A Good Name, Part 2
II Corinthians 6:3 We give no offense in anything, that our ministry may not be blamed.
Why are good reputations important? Because God uses them, and He has a history of using people who have a good name. The first deacons of the New Testament church were chosen partly because they were men of good reputation:
“Then the twelve summoned the multitude of the disciples and said, “It is not desirable that we should leave the word of God and serve tables. Therefore, brethren, seek out from among you seven men of good reputation, full of the Holy Spirit and wisdom, whom we may appoint over this business.” (Acts 6:1-4).
The church was able to minister with greater effectiveness because there were people of good reputation who could be trusted to take over some duties that could free others.
In Acts 9, Saul, the church tormenter, is saved and becomes known as Paul. A man named Ananias was chosen by God to explain spiritual truths to Saul, and then brought him to the other disciples, and then brought him to the synagogue to preach.
Here is how Paul describes him in Acts 22:12: “Then a certain Ananias, a devout man according to the law, having a good testimony with all the Jews who dwelt there, came to me….” One reason that Paul was so accepted in the Christian community (considering his former reputation) was the reputation of Ananias.
Another key moment in the history of the early church is similar. In Acts 10, Peter becomes convinced that the gospel was not just for the Jews, but also for the Gentiles. This happened when he broke with religious tradition and went to visit a Gentile named Cornelius, described as “Cornelius the centurion, a just man, one who fears God and has a good reputation among all the nation of the Jews….”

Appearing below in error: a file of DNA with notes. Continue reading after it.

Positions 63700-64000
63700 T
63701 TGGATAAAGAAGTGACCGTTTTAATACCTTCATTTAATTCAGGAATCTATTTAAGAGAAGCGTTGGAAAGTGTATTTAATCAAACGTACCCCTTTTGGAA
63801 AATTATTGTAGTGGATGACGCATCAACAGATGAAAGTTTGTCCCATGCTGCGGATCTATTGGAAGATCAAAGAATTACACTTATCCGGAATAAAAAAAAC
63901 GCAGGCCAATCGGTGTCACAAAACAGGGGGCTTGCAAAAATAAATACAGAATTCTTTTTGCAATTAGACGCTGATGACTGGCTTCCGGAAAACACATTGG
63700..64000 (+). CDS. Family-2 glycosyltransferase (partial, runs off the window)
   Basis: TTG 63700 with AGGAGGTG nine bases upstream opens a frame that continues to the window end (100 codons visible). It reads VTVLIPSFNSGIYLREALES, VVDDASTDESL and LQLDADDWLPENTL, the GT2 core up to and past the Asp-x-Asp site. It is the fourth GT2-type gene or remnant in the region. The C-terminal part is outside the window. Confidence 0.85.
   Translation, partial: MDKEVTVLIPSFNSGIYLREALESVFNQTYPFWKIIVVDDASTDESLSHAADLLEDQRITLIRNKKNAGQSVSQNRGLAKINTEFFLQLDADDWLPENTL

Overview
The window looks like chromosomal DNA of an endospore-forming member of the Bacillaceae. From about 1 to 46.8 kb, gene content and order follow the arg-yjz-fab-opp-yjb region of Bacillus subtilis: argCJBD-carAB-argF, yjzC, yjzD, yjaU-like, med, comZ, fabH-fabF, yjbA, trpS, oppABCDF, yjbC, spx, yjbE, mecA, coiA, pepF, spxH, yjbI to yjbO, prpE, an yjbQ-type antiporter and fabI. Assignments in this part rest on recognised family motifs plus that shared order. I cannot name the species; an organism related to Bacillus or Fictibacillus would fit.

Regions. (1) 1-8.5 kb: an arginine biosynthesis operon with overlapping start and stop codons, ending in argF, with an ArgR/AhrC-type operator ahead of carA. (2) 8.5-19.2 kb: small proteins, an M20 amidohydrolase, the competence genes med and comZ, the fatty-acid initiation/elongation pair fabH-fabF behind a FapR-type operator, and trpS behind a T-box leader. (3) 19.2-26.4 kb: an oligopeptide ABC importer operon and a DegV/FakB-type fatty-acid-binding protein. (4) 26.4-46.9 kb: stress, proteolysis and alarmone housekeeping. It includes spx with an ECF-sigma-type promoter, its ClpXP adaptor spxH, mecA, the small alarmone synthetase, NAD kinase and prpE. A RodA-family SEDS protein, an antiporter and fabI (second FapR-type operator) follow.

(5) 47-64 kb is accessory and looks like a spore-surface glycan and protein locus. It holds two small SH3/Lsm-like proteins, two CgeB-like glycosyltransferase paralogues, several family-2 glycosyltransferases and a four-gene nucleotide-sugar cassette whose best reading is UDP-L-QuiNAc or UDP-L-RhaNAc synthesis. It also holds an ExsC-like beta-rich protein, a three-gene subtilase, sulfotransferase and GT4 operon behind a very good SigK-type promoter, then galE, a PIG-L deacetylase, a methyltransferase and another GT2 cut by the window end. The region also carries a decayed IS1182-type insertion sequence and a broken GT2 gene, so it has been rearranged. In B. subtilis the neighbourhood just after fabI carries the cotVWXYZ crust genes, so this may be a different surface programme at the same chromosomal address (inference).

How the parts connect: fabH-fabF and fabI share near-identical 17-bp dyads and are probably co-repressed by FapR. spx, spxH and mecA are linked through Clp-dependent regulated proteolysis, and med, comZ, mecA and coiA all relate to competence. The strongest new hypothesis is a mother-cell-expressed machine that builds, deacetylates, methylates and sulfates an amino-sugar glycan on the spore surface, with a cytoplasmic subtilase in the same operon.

Throughout the rest of the New Testament, we have Paul learning of a young man named Timothy, “well spoken of by the brethren” (Acts 16), who became his son in the Lord. Timothy could have been described any number of ways, but the Bible presents his reputation, a fruit of his good character.
In III John, the author compares the evil Diotrephes, who has a bad reputation, with Demetrius, who John says, “has a good testimony from all….”
There are clearly some things that God can trust us with if we have demonstrated enough good character to have a good name and reputation. There are special missions in the kingdom of God, like those described here, that depend on having a good name. Of course, God can use and choose whomever He wants for whatever task He appoints. But it’s clear that He has chosen many possessing a good reputation to do some of the most pivotal work in the early years of the church. May we have the kind of reputation that God could use for His work now.
Prayer: Father, help me to develop the kind of reputation that would allow You to use me for anything. Let me want to be spoken of for Your glory. In the areas where my reputation isn’t what You want, please change me so that it is.
Thanks for this post (both for Part 1 and Part 2). I admit, the “good name” concept is something I struggle with. I too have thought (countless times) that “I don’t care what people think about me”. My feelings reflect the words of Gregory Peck from the movie The Big Country: “I’m not responsible for what people think … only for what I am.” I’ve often feared that if I became overly concerned with my reputation, then I would be a conniver like lead character in the TV show “Keeping Up Appearances”. But then I think about people like Truett Cathy, who often quoted Proverbs 22:1, whose Chick-Fil-A company is a multi-billion dollar brand name. The Bible says “Even a child is known by his actions” (Proverbs 20:11), and “Do you see a man skillful in his work? He will stand before kings” (Proverb 22:29). Please pray for me that I figure this out.